Gordon walked over, nominated by Sir Robert Burnett of Leys, Kincardineshire, and Crathes Castle, and seconded by Charles Mackenzie Fraser of Inverallochy.6 At a requisitioned county meeting chaired by Huntly, 20 Dec. 1820, Alexander Irvine of Drum and John Menzies of Pitfodels moved a loyal address to the king in the context of the Queen Caroline affair. General Leith Hay’s son, Andrew Leith Hay†, dissented from the terms of the address, which he said sought to bolster the ‘tottering fortunes’ of the ministry. His fellow Whig George Skene of Skene (the county Member ousted by Ferguson in 1790) endorsed this view and moved an amendment censuring ministers’ conduct, which Andrew Leith Hay seconded; it was defeated by 96-14.7 The county’s annual general meeting, 30 Apr. 1821, condemned the Whig Thomas Kennedy’s Scottish juries bill, but the planned hostile petition did not materialize.8 On 2 Mar. 1822 the Leith Hays, Burnett and Skene headed a requisition for a county meeting to consider agricultural distress. When it convened, 19 Mar., under Alexander Leith Hay’s chairmanship, his son moved and Archibald Farquharson* of Finzean seconded a petition calling for extensive tax reductions through cuts in public expenditure. Irvine’s son Alexander Forbes Irvine of Schivas led a Tory opposition to this and secured its rejection by 34-21.9 On 16 Apr. Menzies, the county convener, apparently responding to a request from William Gordon, called a meeting of two dozen leading lairds, which petitioned the Commons for the free export of Scottish spirits to England as a means of alleviating agricultural distress.10 At the annual general meeting, 30 Apr., Alexander Leith Hay accused Menzies of getting up a hole-and-corner meeting and moved a vote of censure on his conduct as convener. An amendment recording thanks to him was moved by Alexander Russell of Aden and carried by 26-8, with the Leith Hays, James Mansfield of Midmar, Alexander Forbes of Invernan, James Forbes of Echt, Burnett’s son Thomas, Skene and George Wilson forming the minority. A resolution vindicating a convener’s right to exercise discretion in the calling of meetings was proposed by Forbes Irvine and James Urquhart of Meldrum and carried by 27 against the votes of the Leith Hays, Forbes of Echt, Skene and George Still of Millden. Menzies was then unanimously re-elected as convener.11 In October 1822 William Gordon and Huntly were ‘most anxious’ to secure the appointment as sheriff clerk of Hugh Lumsden of Pitcaple, in preference to one Gordon, ‘a determined enemy’ and ‘a radical in politics’.12 The county’s commissioners of supply and landholders and the agriculturists of Turriff petitioned both Houses for relief from agricultural distress, 24 Feb. 1823.13 At the annual meeting, 30 Apr. 1824, when Robert Dalrymple Horn Elphinstone of Horn was elected convener, it was resolved to memorialize the treasury against the ‘proposed impolitic alteration’ of the beer duties and to petition the Commons for a free export of Scottish spirits.14 ‘Several’ new freeholders were enrolled at the 1824 Michaelmas head court.15 The county met to petition against relaxation of the corn laws, 19 Apr., and like petitions were sent up from Turriff.16 In February 1826 William Gordon secured a county meeting to consider the ministry’s pending measure to restrict the circulation of small Scottish bank notes. Those present included Elphinstone (in the chair), Andrew Leith Hay, Farquharson, Walter Forbes of Brux, second son of the 18th Lord Forbes, Sir Alexander Bannerman of Elsick and Michael Bruce of Scotstown House, son and heir of Sir William Bruce of Stenhouse, Stirlingshire. Resolutions condemning interference with the Scottish banking system were carried, and heavy countywide petitioning ensued on an issue on which William Gordon opposed government.17 Petitions for the abolition of slavery were sent to Parliament from Pitsligo, Huntly and Peterhead that session;18 and on 23 May 1826 the landholders and justices petitioned the Lords against relaxation of the corn laws.19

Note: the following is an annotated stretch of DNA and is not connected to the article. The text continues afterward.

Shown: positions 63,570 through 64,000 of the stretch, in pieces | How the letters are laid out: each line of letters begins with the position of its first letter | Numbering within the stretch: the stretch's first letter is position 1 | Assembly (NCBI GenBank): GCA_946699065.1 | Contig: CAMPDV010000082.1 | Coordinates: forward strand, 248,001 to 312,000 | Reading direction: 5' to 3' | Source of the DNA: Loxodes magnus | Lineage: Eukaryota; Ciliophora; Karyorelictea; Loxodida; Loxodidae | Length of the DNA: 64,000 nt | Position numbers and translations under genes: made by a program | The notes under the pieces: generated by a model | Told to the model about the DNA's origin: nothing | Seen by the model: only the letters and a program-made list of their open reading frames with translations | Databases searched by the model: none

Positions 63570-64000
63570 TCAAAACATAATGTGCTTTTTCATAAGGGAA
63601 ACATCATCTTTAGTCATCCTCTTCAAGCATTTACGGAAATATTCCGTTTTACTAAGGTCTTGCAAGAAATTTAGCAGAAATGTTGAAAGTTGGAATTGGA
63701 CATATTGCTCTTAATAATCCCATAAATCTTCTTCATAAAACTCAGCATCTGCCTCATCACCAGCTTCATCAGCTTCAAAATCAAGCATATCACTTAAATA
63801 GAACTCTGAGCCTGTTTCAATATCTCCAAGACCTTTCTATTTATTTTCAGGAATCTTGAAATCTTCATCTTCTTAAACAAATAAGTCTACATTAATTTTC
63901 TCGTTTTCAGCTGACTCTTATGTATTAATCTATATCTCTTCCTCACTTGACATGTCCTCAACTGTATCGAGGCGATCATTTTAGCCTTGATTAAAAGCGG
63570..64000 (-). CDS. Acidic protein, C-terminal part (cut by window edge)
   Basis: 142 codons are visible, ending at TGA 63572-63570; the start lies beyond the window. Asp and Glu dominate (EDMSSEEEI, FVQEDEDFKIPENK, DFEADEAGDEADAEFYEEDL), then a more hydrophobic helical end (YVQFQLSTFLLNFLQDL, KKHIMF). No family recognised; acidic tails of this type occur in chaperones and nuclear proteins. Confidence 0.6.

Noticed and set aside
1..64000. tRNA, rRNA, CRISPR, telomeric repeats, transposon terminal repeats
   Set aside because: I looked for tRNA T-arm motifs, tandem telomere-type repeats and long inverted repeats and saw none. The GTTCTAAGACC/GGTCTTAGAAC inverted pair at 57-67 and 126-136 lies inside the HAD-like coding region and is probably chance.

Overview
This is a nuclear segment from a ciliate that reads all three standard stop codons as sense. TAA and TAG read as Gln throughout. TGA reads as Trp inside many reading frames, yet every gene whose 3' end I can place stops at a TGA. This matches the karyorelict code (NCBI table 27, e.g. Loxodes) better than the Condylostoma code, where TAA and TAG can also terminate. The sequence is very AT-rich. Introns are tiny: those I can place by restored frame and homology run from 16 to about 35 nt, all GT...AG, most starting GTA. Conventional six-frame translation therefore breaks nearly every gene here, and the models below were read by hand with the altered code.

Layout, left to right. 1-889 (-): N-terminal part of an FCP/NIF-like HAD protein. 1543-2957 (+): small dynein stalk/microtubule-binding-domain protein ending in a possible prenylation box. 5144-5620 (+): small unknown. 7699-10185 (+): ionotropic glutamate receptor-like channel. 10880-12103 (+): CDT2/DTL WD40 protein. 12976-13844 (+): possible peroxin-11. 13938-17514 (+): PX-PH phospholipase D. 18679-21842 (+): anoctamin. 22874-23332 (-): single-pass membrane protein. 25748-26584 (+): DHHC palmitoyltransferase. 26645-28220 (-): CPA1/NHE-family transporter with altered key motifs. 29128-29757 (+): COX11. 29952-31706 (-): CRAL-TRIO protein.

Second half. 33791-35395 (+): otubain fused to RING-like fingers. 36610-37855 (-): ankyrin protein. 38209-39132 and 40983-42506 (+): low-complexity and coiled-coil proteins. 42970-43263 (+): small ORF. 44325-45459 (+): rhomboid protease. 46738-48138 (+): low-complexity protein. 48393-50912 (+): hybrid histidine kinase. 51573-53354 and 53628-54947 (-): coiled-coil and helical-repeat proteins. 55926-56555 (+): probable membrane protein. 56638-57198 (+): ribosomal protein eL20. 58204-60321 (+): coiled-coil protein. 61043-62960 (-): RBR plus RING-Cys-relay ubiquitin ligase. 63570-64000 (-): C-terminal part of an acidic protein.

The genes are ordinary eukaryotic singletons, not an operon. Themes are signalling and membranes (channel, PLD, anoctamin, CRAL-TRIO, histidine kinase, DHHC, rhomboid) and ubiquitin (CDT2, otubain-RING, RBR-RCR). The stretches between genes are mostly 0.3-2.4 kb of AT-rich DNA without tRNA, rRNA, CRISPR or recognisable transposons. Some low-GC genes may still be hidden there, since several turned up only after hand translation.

At the 1826 general election four new freeholders were enrolled and William Gordon, nominated by Elphinstone and seconded by Walter Forbes, was returned unopposed.20 There was widespread petitioning of both Houses against further tampering with the corn laws in 1827, and on 12 Apr. the ship owners of Peterhead petitioned the Commons for relief from distress.21 In June 1827 Huntly succeeded his father as 5th duke of Gordon; he became keeper of the great seal of Scotland in the duke of Wellington’s ministry in 1828, when Lord Aberdeen entered the cabinet. In November 1827 Michael Bruce succeeded his father as 8th baronet. The county’s landholders petitioned the Commons against the ministry’s corn bill, 25 Apr. 1828.22 At the annual meeting five days later, Andrew Leith Hay and Elphinstone promoted a petition to the Commons for revision of the excise laws; the managing committee which was set up included Bruce.23 Gordon was absent on professional duties that session, when county business was handled by Hugh Arbuthnott, Member for Kincardineshire.24 At the 1829 annual meeting, 30 Apr., William Gordon was instructed to try to have the tailzies regulation bill amended and the Scottish gaols bill, which would ‘materially affect the rights and property of the landholders’, postponed.25 At the 1830 annual meeting resolutions were adopted denouncing the Scottish poor bill and juries bill.26 About 60 freeholders attended the election meeting, 24 Aug. 1830, when seven new ones were enrolled and one claimant was rejected. Gordon, nominated by Elphinstone and seconded by Menzies, was unopposed.27